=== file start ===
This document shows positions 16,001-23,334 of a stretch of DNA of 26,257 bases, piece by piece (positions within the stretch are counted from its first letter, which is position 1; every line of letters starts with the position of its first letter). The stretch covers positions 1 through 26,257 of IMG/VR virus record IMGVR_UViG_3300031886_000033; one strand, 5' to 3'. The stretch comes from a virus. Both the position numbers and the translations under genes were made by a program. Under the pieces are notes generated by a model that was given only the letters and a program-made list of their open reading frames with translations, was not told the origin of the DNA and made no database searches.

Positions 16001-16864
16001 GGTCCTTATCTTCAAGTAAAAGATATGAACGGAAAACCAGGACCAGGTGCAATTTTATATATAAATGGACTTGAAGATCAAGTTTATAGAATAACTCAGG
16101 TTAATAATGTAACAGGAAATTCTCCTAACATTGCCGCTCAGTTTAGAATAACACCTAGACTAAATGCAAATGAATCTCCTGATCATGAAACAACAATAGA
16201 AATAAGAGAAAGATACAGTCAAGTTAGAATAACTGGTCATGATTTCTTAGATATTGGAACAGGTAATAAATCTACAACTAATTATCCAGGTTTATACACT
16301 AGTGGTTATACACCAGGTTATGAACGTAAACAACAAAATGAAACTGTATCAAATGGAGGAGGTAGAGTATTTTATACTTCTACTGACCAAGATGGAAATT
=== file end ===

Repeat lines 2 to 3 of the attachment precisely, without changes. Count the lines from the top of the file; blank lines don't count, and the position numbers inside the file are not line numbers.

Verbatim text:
Positions 16001-16864
16001 GGTCCTTATCTTCAAGTAAAAGATATGAACGGAAAACCAGGACCAGGTGCAATTTTATATATAAATGGACTTGAAGATCAAGTTTATAGAATAACTCAGG